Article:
A date palm that sprouted from a seed found in excavations near Masada continues to grow and is now 14 inches tall. Most of the date trees in the Jordan Valley today come from California, and scientists have hope of learning more about the ancient date that flourished in Israel 2000 years ago.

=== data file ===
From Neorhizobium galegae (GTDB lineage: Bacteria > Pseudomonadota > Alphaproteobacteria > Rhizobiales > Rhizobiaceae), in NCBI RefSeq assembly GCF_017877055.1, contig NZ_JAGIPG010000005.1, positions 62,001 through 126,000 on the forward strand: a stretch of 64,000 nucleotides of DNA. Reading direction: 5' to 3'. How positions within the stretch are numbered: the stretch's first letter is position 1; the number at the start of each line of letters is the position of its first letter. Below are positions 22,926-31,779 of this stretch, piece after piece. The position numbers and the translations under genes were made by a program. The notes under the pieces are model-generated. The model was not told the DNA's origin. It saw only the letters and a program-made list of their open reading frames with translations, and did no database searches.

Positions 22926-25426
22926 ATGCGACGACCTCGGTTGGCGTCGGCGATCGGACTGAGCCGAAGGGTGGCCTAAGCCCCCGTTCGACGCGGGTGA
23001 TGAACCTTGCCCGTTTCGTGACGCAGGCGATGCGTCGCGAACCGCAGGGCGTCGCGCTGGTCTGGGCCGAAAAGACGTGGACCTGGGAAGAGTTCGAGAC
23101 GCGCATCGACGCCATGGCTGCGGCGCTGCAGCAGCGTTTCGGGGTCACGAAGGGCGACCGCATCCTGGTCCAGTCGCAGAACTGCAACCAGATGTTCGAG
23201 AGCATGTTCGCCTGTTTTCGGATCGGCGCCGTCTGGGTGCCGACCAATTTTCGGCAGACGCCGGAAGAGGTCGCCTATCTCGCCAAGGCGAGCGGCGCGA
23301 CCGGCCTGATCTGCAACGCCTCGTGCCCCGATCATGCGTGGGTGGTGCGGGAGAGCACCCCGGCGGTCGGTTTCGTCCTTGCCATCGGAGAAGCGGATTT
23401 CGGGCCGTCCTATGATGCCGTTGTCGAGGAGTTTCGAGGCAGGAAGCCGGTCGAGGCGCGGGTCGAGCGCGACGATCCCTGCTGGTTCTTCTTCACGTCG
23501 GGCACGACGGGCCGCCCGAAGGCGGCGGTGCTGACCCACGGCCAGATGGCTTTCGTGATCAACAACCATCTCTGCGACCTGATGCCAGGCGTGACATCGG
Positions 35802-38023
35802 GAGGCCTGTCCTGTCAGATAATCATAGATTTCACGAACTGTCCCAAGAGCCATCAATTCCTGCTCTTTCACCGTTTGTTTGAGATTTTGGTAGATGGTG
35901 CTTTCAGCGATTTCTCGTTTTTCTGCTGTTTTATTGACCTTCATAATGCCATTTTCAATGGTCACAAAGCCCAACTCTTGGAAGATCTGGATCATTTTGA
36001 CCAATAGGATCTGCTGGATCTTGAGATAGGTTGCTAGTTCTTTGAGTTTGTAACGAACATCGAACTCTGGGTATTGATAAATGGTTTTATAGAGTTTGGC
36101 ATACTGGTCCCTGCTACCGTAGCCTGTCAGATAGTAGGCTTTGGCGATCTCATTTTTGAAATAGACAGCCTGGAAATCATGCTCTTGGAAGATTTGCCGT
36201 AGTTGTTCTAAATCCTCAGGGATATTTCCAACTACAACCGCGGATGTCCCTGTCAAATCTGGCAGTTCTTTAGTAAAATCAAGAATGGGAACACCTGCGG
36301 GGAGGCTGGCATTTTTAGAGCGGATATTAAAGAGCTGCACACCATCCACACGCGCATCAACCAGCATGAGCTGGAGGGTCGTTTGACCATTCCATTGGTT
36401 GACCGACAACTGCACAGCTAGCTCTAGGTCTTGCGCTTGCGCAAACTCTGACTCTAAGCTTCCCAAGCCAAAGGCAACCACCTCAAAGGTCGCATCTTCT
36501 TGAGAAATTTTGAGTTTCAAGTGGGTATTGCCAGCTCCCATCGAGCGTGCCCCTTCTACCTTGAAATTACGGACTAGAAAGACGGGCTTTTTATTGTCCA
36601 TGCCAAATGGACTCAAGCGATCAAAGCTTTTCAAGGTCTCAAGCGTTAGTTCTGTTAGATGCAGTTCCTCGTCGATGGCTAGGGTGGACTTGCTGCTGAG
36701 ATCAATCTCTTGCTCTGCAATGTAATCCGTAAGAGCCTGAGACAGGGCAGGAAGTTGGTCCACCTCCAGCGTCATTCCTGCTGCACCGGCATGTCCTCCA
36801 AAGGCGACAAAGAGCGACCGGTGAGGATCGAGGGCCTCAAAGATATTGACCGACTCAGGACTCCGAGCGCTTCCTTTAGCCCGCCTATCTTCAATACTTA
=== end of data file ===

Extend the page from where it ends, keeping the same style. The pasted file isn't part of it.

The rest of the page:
Solowey, who raised the plant, has grown over 100 rare and almost extinct species of plants. Together with Hadassah Hospital’s Natural Medicine Center, she seeks to use the plants listed in ancient remedies to seek effective uses for modern medical conditions. The Judean date has been credited with helping fight cancer, malaria and toothaches. Solowey was skeptical about the chances of success at first, but gave it a try. “I treated it in warm water and used growth hormones and an enzymatic fertilizer extracted from seaweed in order to supplement the food normally present in a seed,” she said.

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